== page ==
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Nato signs £950m contract so Ukraine has more artillery rounds: ‘The war is now a battle for ammunition’

Ukrainian forces fire a Swedish-made Archer Howitzer in the Donetsk region last week  (AFP)
Ukrainian forces fire a Swedish-made Archer Howitzer in the Donetsk region last week (AFP)

Russia’s invasion of Ukraine has become a battle for ammunition, the head of Nato has warned, as the alliance signed a £950m contract to buy thousands of artillery rounds to help Kyiv’s battle against Vladimir Putin’s forces.

Nato secretary general Jens Stoltenberg announced that the alliance had signed contracts to purchase 220,000 rounds of 155-millimetre ammunition.

“This is important to defend our own territory, to build up our own stocks, but also to continue to support Ukraine,” Mr Stoltenberg said. “Russia’s war in Ukraine has become a battle for ammunition, so allies must refill their own stocks, as we continue to support Ukraine.”

The announcement came just hours after Russia launched more than 40 missiles into Ukraine’s two biggest cities – Kyiv and Kharkiv – killing at least seven people.

Mr Stoltenberg said: “We cannot allow President Putin to win in Ukraine. That would be a tragedy for the Ukrainians and dangerous for all of us.”

The Nato Support and Procurement Agency (NSPA) concluded the deal on behalf of several of its members, including Belgium, Lithuania and Spain, who will either pass the shells to Ukraine or use them to refill their own arsenals.

Volodymyr Zelensky and Jens Stoltenberg in Davos last week (Reuters)
Volodymyr Zelensky and Jens Stoltenberg in Davos last week (Reuters)

Russia’s arms industry has always far outstripped Ukraine’s, but recent failures from Kyiv’s western backers to push through additional military support, as well as new North Korean weapons packages to Moscow, have compounded the problem.

Ukraine is said to now be firing around 2,000 artillery shells per day; it was roughly four times that last summer. Russia, meanwhile, is believed to be firing 10,000 shells per day. White House national security spokesperson John Kirby described the next few months as critical to Ukraine because “they don’t know when the next shipment is going to come”.

He added: “The Russians certainly are not suffering under the same uncertainty, as they reach out to North Korea for ballistic missiles … and drones from Iran.”

While the latest Nato announcement provides some reassurance, the procurement agency admitted that the latest purchases of shells would not arrive quickly. Delivery on orders takes anywhere from 24 to 36 months, it said.

Both the US and the European Union failed to pass fresh military support packages at the end of last year, worth tens of billions of pounds. In Europe, domestic stockpiling issues have also become a growing problem.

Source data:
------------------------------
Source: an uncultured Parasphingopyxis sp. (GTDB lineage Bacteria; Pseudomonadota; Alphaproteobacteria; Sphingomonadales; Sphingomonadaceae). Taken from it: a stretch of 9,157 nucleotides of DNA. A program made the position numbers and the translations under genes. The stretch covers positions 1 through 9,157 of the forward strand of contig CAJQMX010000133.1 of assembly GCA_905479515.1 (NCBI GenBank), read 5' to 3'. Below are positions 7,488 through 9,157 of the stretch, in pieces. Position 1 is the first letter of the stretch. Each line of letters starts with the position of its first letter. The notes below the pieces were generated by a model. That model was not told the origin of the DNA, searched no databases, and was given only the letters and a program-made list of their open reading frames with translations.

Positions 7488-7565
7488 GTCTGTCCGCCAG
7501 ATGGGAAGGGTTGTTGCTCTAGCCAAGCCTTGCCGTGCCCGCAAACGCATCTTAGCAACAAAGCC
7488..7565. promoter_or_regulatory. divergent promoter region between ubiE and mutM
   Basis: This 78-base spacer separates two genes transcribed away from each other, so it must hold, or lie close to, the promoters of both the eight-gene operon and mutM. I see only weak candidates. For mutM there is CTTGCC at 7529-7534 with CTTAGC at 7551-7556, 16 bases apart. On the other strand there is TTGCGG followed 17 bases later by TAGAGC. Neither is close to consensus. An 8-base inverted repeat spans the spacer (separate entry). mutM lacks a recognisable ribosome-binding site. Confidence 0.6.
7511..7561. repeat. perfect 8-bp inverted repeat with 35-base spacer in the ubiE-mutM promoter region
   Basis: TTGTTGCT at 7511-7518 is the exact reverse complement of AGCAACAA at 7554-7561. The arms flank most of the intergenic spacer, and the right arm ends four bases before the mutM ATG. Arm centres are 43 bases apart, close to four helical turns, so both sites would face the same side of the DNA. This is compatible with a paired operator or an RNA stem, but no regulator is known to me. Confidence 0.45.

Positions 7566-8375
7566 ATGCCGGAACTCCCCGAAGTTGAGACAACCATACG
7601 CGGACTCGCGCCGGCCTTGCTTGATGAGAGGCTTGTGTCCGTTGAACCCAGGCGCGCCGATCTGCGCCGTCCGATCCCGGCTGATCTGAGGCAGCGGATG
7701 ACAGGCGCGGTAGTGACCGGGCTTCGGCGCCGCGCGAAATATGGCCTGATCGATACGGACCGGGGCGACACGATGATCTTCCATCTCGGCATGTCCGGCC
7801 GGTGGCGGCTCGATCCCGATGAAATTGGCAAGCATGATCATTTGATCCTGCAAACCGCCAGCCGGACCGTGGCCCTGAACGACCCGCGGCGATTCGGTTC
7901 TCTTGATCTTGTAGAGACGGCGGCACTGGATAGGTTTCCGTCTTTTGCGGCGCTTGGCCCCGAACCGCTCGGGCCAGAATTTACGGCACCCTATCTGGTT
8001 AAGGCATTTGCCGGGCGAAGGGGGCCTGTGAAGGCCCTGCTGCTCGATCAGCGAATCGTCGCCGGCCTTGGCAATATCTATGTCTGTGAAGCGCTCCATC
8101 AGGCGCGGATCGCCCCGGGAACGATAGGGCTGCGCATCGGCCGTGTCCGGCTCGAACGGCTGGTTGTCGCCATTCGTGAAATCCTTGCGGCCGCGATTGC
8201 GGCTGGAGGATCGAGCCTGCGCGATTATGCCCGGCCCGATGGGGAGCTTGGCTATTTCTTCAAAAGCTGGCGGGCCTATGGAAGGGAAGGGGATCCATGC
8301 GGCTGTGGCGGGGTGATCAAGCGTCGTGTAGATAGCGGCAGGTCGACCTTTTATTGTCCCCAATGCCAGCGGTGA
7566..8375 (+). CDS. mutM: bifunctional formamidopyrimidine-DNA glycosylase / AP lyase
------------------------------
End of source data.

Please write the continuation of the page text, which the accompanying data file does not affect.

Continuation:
Senior EU officials have said they expect the European defence industry to be producing around 1 million shells annually by the end of this year to remedy this problem – but Ukraine’s shortages are pressing. As of late December last year, Ukrainian officials said their European partners had failed to send 70 per cent of the 1 million artillery rounds they had been promised for 2023 and 2024.

An adviser to the European External Action Service (EEAS), the combined defence and foreign policy arm of the EU, told The Independent last year that these failures to push further aid to Ukraine had created a “worrying gap” in ammunition supplies to Ukraine in the first half of 2024. No significant Western military package has been pledged to Ukraine since.

A residential building damaged from a missile attack in Kharkiv on Tuesday (AFP via Getty Images)
A residential building damaged from a missile attack in Kharkiv on Tuesday (AFP via Getty Images)

For the first time since US defense secretary Lloyd Austin established the international group to support Ukraine in April 2022, the United States hosted the monthly gathering of about 50 countries on Tuesday, with the US unable to send ammunition and missiles. While waiting for Congress to pass a budget and potentially approve more money for Ukraine's fight, the US will be looking to allies to keep bridging the gap.

“I urge this group to dig deep to provide Ukraine with more lifesaving ground-based air defence systems and interceptors,” Mr Austin said in opening remarks broadcast from his home, where he is still recuperating after prostate cancer surgery.

In the latest Russian strikes, Ukraine’s air defences were able to intercept at least 21 of the more than 40 missiles. However, Tuesday’s onslaught in Kharkiv, in northeastern Ukraine, killed six people and injured 57, including eight children, the UN said.

The attacks injured at least 20 people in four districts of Kyiv, the capital, including a 13-year-old boy, according to mayor Vitali Klitschko. A missile also killed a 43-year-old woman and damaged two schools and eight high-rise buildings in Pavlohrad, an industrial city in the eastern Dnipro region. It was the lowest missile interception rate, which has often been more than 90 per cent in recent months.

Andry Yermak, an adviser to Ukrainian president Volodymyr Zelensky, wrote after the attack that “the world must understand that this terror can only be stopped by force”.

Elsewhere, Turkish legislators began debating a long-delayed bill to approve Sweden's bid to join Nato, in a step that could remove a major hurdle for the Nordic country's entry into the military alliance.

Associated Press contributed to this report